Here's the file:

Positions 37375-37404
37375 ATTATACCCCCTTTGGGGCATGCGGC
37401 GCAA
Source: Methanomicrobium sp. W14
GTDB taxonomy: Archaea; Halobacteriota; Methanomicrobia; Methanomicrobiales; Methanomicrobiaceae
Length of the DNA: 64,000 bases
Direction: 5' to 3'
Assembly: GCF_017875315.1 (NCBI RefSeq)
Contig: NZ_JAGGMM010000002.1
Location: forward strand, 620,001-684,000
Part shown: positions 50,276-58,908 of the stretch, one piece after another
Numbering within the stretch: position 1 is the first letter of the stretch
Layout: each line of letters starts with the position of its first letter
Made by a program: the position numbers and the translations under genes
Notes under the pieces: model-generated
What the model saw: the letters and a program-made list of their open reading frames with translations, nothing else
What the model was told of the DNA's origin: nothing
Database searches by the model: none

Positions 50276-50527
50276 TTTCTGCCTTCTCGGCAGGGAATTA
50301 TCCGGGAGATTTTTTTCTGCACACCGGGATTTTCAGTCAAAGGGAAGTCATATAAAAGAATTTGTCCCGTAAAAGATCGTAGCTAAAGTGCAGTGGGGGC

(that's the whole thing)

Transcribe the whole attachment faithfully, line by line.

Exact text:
Positions 37375-37404
37375 ATTATACCCCCTTTGGGGCATGCGGC
37401 GCAA
Source: Methanomicrobium sp. W14
GTDB taxonomy: Archaea; Halobacteriota; Methanomicrobia; Methanomicrobiales; Methanomicrobiaceae
Length of the DNA: 64,000 bases
Direction: 5' to 3'
Assembly: GCF_017875315.1 (NCBI RefSeq)
Contig: NZ_JAGGMM010000002.1
Location: forward strand, 620,001-684,000
Part shown: positions 50,276-58,908 of the stretch, one piece after another
Numbering within the stretch: position 1 is the first letter of the stretch
Layout: each line of letters starts with the position of its first letter
Made by a program: the position numbers and the translations under genes
Notes under the pieces: model-generated
What the model saw: the letters and a program-made list of their open reading frames with translations, nothing else
What the model was told of the DNA's origin: nothing
Database searches by the model: none

Positions 50276-50527
50276 TTTCTGCCTTCTCGGCAGGGAATTA
50301 TCCGGGAGATTTTTTTCTGCACACCGGGATTTTCAGTCAAAGGGAAGTCATATAAAAGAATTTGTCCCGTAAAAGATCGTAGCTAAAGTGCAGTGGGGGC